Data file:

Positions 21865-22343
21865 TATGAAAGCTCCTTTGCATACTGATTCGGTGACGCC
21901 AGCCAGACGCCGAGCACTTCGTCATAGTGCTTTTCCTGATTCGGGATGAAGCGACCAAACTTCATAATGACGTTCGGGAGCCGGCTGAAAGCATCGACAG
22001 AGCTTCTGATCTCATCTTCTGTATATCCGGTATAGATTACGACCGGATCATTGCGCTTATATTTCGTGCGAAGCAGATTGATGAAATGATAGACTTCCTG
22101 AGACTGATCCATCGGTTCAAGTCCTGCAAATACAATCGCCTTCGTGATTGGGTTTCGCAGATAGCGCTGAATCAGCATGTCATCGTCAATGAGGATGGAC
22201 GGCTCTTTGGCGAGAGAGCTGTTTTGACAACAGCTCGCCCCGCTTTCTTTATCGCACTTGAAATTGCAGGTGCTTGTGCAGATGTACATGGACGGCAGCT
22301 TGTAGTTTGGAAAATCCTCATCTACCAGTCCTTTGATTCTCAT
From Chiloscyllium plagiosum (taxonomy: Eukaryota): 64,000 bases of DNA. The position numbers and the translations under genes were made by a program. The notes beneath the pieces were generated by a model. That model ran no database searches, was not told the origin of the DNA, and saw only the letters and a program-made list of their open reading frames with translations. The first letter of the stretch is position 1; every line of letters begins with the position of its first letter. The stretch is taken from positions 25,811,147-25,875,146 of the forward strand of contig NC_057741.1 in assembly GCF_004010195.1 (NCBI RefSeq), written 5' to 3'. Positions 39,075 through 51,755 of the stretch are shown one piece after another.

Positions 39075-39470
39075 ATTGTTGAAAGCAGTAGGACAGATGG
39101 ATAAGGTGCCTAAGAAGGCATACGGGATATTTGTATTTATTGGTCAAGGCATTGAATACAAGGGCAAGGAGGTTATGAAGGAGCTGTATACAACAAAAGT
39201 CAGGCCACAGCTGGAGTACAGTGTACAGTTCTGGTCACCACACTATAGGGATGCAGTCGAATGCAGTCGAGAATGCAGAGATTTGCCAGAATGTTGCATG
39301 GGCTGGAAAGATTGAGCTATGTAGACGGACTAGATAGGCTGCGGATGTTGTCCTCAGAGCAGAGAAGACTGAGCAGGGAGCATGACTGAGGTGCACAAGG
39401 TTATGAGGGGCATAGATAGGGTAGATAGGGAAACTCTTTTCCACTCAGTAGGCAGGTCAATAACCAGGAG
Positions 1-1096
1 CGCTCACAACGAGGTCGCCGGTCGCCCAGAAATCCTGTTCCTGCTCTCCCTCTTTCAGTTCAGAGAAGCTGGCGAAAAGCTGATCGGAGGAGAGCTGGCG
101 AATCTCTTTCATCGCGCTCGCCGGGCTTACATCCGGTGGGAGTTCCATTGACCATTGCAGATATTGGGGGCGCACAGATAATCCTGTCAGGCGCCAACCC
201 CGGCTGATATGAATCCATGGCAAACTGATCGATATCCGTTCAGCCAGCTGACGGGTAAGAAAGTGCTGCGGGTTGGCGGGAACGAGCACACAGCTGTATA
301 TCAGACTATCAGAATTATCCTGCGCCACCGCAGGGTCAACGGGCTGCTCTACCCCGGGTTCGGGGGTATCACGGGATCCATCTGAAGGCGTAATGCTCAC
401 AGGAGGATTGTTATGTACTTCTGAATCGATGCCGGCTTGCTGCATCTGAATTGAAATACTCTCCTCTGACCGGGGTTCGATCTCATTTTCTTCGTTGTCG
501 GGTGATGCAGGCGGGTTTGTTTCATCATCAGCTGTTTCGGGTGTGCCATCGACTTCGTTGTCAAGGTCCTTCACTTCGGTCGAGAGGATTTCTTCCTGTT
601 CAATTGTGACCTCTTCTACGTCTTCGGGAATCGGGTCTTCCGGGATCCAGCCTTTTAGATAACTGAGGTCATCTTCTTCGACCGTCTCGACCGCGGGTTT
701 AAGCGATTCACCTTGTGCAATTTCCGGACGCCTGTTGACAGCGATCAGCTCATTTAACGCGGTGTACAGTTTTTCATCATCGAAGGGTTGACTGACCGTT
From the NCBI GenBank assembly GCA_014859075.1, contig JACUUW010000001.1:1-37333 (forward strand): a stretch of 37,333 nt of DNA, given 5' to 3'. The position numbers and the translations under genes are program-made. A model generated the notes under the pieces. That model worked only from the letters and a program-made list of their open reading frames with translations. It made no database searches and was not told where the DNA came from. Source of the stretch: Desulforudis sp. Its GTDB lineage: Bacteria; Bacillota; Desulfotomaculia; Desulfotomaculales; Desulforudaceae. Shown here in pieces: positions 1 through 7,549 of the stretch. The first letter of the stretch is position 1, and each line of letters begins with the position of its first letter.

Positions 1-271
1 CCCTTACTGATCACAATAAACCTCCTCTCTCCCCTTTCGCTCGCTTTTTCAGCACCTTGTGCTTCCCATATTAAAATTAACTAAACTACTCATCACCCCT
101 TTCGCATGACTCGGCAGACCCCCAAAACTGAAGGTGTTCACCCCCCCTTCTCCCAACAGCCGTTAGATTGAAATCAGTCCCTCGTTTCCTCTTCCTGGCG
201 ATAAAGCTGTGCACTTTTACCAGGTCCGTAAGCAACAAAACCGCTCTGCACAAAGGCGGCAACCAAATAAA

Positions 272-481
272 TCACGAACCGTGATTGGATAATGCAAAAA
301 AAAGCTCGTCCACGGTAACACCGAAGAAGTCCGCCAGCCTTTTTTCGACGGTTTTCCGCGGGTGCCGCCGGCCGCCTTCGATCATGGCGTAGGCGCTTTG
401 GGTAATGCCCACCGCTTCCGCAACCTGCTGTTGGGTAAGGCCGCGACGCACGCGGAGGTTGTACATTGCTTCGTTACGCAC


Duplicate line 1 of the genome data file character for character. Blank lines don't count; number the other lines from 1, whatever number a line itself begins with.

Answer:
Positions 21865-22343